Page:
Headlines, Latin America & the Caribbean

MUSIC-ARGENTINA: Three Boys Ride the Web to Overnight Rock Fame

Marcela Valente

BUENOS AIRES, Oct 27 2006 (IPS) - Three brothers in the north of Argentina who are into heavy metal decided to upload on the Internet some music videos filmed in their bedroom – never imagining that only 15 days later their music would be in demand by millions of people, and they would be showered with proposals.

“They never studied music,” Miriam Fernández, mother of Emilio, 15, Agustín, 11, and Martín, 10, who live in the northwestern province of Salta, told IPS.

They “learned to play on a Spanish guitar, which they finally broke in pieces because they would drop it, and they’d use it to hit each other when they were fighting,” the woman said, stunned by the reception of the videos.

Now they have a drum set their father obtained in exchange for a computer, a second-hand electric guitar and a bass guitar lent to them by a friend. With these instruments, and a passion for music no doubt nurtured by their parents, the lads hopped on to the Internet and caused a sensation.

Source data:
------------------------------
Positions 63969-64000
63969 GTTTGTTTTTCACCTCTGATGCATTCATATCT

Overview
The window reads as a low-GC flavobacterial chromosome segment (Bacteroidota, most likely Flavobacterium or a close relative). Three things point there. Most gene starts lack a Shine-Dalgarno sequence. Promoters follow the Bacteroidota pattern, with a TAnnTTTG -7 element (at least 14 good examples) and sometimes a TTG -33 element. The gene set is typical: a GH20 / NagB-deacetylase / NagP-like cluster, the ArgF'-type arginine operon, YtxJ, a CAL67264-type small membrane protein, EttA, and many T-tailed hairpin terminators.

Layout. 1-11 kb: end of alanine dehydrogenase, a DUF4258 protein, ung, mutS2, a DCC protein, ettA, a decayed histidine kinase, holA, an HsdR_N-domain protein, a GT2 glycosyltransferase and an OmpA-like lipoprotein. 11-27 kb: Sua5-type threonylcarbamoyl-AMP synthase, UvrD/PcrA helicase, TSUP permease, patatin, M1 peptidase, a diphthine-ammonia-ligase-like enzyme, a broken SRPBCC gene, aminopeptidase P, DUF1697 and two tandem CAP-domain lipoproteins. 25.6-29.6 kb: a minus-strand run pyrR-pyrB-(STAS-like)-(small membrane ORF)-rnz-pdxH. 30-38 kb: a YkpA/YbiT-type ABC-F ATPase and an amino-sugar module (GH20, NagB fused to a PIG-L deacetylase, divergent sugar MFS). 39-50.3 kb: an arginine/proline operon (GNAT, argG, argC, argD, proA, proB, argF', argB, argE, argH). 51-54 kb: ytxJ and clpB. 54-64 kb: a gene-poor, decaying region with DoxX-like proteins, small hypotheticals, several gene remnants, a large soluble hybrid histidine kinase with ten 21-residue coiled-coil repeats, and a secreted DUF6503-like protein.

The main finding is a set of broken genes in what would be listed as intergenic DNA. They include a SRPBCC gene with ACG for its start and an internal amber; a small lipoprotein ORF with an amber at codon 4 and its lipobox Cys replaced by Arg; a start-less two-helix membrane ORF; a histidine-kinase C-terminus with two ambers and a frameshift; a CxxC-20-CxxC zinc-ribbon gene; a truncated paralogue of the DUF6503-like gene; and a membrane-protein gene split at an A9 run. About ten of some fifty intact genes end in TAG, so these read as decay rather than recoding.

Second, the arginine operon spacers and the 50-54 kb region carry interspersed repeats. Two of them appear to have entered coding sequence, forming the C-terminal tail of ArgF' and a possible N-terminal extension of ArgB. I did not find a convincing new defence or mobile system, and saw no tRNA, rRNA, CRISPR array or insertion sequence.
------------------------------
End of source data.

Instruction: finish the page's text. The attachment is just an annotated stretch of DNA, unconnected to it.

Their instant success was made possible thanks to the portal YouTube, the largest video distributor over the worldwide web, bought up by Google this month for 1.6 billion dollars.

YouTube allows anybody, all over the world, to broadcast their animation, music, and sports videos for free, or films of political discussions or groups of friends, and it also registers the number of visits and publishes the comments received.

In just two weeks, one of the videos of the band playing a song by the Brazilian group Sepultura (Burial) was watched by more than 1.4 million people, and on Oct. 24 it was the most downloaded video of any category.

Another of their videos came in third place on the net, a third came in fourth place, and others took eighth, twelfth, fourteenth and sixteenth places. Total visits added up to four million.

“YouTube, in the United States, called us up to post more videos on the Internet, because they’re a success,” Víctor Jorge, the father of the young heavy metal rock stars, told IPS.

Jorge is a municipal employee in the provincial capital, also called Salta, 1,600 kilometres northwest of Buenos Aires, and his wife is a homemaker.

“I wasn’t expecting this,” Emilio told IPS, referring to the reception of their videos. “I’m self-taught, I learned to play by watching and listening, I can’t read music,” he said almost apologetically. But the video images seem to belie this self-deprecation: he plays a tremendous guitar solo, beats the drums like a master of percussion, and sings.

Agustín is also an outstanding drummer, and Martín plays the bass guitar and sings numbers by the British band Iron Maiden and Sepultura. “I used to like tango, then heavy metal, then cumbia, and now heavy metal again,” Martín told IPS, as if he’d spent a long life in the world of music.